“Where graceful youth should have filled their features out, and touched them with its freshest tints, a stale and shrivelled hand, like that of age, had pinched, and twisted them, and pulled them into shreds. Where angels might have sat enthroned, devils lurked, and glared out menacing.”

Symbolically, then, Ignorance and Want represent the problem of child poverty and help Dickens to reinforce the idea that society’s children are everyone’s responsibility. We must not stand by and let them deteriorate.

What does the Ghost of Christmas Yet to Come symbolise?

In Stave Four, Scrooge meets with the Ghost of Christmas Yet to Come. Take a look at his description in the text:

“It was shrouded in a deep black garment, which concealed its head, its face, its form, and left nothing of it visible save one outstretched hand.”

Looking at this description, the ghost might remind you of the Grim Reaper and this gives us a clue to his symbolic role in the story. He represents death and, in Scrooge’s case, a fear of dying. For further evidence of this, take a look at the glimpses of the future that he shows to Scrooge, culminating in the scene where Scrooge comes face to face with his own grave. It is the ghost’s role, therefore, to show Scrooge what will happen if he does not change. He will not only die alone but people will be pleased that he has died.

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Posted in A Christmas Carol

What Was Dickens’ Purpose For Writing A Christmas Carol?

you’re studying A Christmas Carol, there’s a strong chance that you will be asked about Dickens’ purpose for writing it. While it might be tempting to say, “He was a writer. It was his job,” sadly, you won’t get any marks for that on your essays and exams. Don’t worry, though, QuickLits is here to help and we’ve got the answers you need!

To begin, let’s take a look at the Preface to A Christmas Carol. In this introduction to the text, we get a few words from Dickens himself:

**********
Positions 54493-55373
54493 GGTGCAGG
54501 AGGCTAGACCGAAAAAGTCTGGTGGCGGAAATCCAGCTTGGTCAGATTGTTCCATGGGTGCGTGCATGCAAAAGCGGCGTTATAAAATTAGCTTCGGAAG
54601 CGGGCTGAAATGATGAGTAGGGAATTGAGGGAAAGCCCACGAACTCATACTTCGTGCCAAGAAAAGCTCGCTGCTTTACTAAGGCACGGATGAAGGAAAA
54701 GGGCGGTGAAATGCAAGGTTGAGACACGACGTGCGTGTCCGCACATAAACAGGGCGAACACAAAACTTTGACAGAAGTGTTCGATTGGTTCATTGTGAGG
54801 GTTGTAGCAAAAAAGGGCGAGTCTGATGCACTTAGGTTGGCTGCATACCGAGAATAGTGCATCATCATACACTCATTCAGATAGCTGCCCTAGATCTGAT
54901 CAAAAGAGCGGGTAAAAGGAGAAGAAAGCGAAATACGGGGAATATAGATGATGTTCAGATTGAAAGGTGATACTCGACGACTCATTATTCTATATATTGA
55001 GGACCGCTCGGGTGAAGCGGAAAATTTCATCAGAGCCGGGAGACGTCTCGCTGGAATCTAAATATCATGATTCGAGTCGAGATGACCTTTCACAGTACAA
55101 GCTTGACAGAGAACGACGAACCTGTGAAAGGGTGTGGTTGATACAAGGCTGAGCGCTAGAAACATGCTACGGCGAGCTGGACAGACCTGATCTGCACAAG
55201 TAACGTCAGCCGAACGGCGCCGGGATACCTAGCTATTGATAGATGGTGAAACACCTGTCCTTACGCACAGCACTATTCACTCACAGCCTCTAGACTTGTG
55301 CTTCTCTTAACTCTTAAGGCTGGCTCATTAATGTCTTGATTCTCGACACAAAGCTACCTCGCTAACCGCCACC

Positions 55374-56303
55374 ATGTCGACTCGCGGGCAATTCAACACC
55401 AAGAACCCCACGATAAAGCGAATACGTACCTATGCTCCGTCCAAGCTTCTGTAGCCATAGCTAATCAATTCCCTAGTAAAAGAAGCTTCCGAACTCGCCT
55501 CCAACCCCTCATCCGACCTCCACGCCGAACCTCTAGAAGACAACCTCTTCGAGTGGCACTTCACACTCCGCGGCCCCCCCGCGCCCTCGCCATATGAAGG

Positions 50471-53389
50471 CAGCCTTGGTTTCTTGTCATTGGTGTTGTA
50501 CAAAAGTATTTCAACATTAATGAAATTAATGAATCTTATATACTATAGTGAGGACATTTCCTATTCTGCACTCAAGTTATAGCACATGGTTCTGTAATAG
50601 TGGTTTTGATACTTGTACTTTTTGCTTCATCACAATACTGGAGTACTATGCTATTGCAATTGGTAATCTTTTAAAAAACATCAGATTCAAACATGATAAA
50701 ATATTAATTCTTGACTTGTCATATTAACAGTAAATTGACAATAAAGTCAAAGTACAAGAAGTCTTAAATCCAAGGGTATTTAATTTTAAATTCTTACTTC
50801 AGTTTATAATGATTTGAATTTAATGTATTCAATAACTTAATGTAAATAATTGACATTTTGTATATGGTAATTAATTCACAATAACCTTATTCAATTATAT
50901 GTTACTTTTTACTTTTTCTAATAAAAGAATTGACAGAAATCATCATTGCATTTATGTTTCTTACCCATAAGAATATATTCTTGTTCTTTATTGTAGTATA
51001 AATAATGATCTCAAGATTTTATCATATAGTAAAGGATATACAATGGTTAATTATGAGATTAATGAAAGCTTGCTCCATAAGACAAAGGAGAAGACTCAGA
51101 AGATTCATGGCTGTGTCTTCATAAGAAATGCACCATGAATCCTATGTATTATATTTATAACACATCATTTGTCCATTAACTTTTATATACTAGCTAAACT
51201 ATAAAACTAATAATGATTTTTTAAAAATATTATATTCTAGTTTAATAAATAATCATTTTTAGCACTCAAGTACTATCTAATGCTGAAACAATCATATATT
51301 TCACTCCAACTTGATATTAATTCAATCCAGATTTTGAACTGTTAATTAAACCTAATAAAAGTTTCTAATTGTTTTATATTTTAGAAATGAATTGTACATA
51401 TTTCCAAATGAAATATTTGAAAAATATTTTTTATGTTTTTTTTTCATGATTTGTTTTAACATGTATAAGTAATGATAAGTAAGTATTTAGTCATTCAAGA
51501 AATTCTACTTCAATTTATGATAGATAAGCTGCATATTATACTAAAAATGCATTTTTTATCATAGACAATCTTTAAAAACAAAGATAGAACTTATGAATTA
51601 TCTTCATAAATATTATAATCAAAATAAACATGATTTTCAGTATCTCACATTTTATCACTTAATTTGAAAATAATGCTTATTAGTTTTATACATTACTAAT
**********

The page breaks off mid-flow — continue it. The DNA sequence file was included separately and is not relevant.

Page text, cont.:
“I have endeavoured in this Ghostly little book, to raise the Ghost of an Idea, which shall not put my readers out of humour with themselves, with each other, with the season, or with me. May it haunt their houses pleasantly, and no one wish to lay it.”

So what exactly is the “Ghost of an idea” that Dickens is talking about?

Well,  A Christmas Carol is a story with three layers:

  • Firstly, it is a heart-warming Christmas story, designed to highlight the Christmas spirit and to be read aloud (as many Victorian families did).
  • Secondly, it is a story about a man’s transformation from cold-hearted miser to generous, friendly citizen.
  • Finally, it is also an allegory (a story with a deeper moral message), designed to make Dickens’ readers become more compassionate and charitable towards people in poverty.

So Dickens’ “Ghost of an idea” looks a bit like this:

Dickens' purposeWhen we think about Dickens’ purpose for writing, then, we need to think about these three different aspects. The best way to do this is through providing evidence from the text. To do this, check out the table though:

Purpose for Writing Evidence
Dickens wanted to write a story showing the importance of the Christmas spirit. The portrayal of the Cratchit family in Stave Two. Though they are poor, they are rich in love, devotion and affection for one another.
This is a story of Scrooge’s transformation from cold-hearted miser to perfect citizen. Compare the portrayal of Scrooge in Stave One with his portrayal in Stave Five.
This story is an allegory, encouraging readers to show compassion and charity to the poor. The characters of Ignorance and Want in Stave Three.

Remember: if you want the best marks your essays and exams, you must use evidence from A Christmas Carol to support your answer!

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Posted in A Christmas Carol

Introducing the QuickLits Guide to A Christmas Carol

When it comes to Charles Dickens, are you a “bah, humbug” sort of person? Does reading  A Christmas Carol leaving you feeling as “hard and sharp as flint?”




Whether you love it or hate it, A Christmas Carol is guaranteed to be on the syllabus for students all over the world at this time of year, and that means that A Christmas Carol essays are just around the corner, too. Bah, humbug indeed.

But don’t worry, you won’t be needing a visit from three ghosts to help you with your A Christmas Carol quotes and analysis. In fact, our literature experts have been working hard to bring you the best possible study guide. They’ve done the searching, the analysis and laid it all out for you, stave by stave. They’ve even included a handy cheat sheet: a handy roundup of all the key themes, symbols and literary devices you could ever need!

This guide is also ideal for parents who want to help their kids with upcoming essays and exams.


Here’s what you’ll find inside the QuickLitsGuide to A Christmas Carol:

  • Full overview of how QuickLits’ unique method works
  • A Christmas Carol in Context
  • What is an Allegory?
  • A Christmas Carol Stave One quotes and analysis
  • A Christmas Carol Stave Two quotes and analysis
  • A Christmas Carol Stave Three quotes and analysis
  • A Christmas Carol Stave Four quotes and analysis
  • A Christmas Carol Stave Five quotes and analysis
  • A Christmas Carol Cheat Sheet – a full roundup of all the key themes, literary devices and their supporting quotes.

Click here to buy.

A Christmas Carol Cover

Thank you and happy reading 🙂